Professor of Computer Science at Indiana University, a Faculty Associate at California Institute of Technology, and a Distinguished Visiting Scientist at Oak Ridge National Laboratory
Thomas Sterling is Professor of Informatics and Computing at Indiana University. He serves as the Executive Associate Director of CREST and as its Chief Scientist. Since receiving his Ph.D from MIT as a Hertz Fellow in 1984, Sterling has conducted research in parallel computing systems in industry, academia, and government centers. He is most widely known for his pioneering work in commodity cluster computing as leader of the Beowulf Project, for which he and colleagues were awarded the Gordon Bell Prize
Professor Sterling currently leads a team of researchers at IU to derive the advanced ParalleX execution model and develop a proof-of-concept reference implementation to enable a new generation of extreme scale computing systems and applications. He is the co-author of six books and holds six patents.
Sterling served 7 years in the US Navy before entering MIT in the late 1970s, and earned his masters at the Electrical Power Engineering Lab (EPSEL). Intrigued by the early concepts of parallel computers, Sterling built one for his Master’s thesis and has been working in this domain for the last 35 years.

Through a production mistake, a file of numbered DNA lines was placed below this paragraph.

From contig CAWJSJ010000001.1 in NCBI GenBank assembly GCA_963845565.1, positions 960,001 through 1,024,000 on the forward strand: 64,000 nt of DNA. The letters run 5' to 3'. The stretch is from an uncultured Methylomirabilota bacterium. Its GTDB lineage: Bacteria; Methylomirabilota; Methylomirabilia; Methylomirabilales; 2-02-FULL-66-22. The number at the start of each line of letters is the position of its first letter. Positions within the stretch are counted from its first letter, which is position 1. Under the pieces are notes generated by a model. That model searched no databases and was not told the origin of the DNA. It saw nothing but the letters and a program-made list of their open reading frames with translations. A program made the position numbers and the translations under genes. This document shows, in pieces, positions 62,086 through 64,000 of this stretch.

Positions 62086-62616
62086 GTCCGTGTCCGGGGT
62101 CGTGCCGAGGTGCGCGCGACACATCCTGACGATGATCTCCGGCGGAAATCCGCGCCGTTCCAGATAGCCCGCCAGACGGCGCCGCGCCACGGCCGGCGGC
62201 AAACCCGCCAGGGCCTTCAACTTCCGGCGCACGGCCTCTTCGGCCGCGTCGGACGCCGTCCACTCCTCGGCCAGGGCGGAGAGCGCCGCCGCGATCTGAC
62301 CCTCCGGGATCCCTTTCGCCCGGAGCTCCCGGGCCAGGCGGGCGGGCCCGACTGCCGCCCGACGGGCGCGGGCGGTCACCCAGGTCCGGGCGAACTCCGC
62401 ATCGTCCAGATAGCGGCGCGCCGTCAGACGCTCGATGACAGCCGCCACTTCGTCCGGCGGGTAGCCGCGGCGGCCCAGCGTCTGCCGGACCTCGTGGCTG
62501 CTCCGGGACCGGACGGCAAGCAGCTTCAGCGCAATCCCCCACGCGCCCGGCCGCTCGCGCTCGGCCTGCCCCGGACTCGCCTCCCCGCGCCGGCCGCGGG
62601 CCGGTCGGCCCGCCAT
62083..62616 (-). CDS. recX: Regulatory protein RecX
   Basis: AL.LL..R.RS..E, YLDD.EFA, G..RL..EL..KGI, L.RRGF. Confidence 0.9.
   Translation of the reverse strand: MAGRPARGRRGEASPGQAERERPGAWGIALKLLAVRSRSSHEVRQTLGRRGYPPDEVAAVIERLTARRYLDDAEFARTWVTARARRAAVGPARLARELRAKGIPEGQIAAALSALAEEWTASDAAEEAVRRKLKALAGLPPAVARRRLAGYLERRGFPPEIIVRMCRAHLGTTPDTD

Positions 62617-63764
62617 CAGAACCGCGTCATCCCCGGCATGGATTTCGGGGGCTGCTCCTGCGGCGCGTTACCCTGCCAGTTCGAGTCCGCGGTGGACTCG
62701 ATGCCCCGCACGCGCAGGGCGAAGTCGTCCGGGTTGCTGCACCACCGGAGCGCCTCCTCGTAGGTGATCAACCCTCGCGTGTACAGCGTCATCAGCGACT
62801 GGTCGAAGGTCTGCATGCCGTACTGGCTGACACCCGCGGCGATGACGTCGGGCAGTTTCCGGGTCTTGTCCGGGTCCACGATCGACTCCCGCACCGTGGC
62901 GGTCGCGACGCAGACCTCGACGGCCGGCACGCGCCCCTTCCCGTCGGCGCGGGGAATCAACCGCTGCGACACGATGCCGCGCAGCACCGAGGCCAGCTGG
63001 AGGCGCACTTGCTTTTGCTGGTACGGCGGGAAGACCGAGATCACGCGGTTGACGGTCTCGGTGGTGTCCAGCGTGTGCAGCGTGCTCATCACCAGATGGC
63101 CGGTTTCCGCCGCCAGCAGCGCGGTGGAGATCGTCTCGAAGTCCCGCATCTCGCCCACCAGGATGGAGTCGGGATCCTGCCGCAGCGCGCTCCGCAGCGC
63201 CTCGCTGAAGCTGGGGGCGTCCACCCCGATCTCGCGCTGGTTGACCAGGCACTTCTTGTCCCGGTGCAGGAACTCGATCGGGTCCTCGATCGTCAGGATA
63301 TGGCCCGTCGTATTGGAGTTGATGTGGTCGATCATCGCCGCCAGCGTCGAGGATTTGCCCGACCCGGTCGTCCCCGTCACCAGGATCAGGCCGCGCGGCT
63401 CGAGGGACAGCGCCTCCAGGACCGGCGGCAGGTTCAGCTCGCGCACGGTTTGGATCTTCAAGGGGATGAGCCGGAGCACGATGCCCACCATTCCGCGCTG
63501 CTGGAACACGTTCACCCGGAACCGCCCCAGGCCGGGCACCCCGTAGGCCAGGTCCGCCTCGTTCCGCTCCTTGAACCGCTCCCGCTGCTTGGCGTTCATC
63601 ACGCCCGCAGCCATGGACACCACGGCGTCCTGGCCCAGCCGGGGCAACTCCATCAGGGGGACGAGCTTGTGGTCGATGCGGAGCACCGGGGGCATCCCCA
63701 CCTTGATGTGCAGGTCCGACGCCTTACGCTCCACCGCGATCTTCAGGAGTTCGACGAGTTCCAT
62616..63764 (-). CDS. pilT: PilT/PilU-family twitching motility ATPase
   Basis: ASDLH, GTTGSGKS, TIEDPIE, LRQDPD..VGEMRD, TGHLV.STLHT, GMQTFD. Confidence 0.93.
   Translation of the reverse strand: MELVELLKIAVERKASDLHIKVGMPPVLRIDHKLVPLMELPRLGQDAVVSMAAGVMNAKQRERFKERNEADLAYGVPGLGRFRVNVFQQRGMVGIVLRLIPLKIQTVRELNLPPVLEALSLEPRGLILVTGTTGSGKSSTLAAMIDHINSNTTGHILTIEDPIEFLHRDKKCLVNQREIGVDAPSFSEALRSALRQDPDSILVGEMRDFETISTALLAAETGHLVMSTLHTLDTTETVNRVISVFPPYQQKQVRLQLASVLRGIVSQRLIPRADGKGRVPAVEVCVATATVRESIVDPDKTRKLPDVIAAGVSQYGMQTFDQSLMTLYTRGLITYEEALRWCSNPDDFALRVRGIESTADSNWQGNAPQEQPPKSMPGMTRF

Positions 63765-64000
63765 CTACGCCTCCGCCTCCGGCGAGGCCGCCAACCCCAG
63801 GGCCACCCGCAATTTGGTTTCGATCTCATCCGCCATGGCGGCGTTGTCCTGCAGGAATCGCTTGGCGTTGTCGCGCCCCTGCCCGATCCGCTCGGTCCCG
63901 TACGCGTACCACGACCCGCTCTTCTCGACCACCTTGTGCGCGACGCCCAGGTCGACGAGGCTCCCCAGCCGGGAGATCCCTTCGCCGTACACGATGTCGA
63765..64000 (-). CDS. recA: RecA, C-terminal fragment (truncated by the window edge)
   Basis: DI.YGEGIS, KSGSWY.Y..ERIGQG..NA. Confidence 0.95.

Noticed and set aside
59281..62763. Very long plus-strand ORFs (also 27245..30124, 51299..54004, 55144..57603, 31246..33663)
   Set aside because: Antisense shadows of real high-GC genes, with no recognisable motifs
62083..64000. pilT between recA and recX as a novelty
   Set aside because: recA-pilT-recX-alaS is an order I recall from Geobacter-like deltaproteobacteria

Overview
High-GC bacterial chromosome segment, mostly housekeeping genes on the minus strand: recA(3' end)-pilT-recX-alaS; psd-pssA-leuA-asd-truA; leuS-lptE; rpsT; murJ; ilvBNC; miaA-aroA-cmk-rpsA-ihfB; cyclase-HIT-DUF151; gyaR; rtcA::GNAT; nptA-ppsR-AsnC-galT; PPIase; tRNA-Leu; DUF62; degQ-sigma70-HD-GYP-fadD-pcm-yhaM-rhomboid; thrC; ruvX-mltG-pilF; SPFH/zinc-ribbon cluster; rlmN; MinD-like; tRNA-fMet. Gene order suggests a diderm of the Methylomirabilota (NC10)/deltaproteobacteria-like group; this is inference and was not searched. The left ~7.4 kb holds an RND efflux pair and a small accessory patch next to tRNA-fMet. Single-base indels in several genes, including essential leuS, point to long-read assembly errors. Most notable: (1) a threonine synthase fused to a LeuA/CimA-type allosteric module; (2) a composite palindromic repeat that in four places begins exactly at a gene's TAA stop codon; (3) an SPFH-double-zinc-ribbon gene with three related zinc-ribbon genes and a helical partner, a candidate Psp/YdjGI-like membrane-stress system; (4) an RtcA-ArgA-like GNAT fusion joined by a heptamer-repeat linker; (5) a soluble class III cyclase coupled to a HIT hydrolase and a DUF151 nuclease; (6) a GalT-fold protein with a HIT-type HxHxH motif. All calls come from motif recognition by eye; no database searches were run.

As a child he was a member of a professional boys choir in New York and performed with the New York Philharmonic both at Carnegie Hall and at Lincoln Center at the tender age of 12. His life-long hobbies and interests include sailing, late Bronze Age history and Astronomy.
Thomas’ Top 5 HPC initiatives or technologies to watch in 2013:
- System-scale parallel adaptive runtime software
- Exascale computing concepts (execution model) and directions
- Extreme scale dynamic graph analytics
- 3-D die stacking for integrated multi-core & memory chips
- Parallel programming models and interfaces to expose billion-way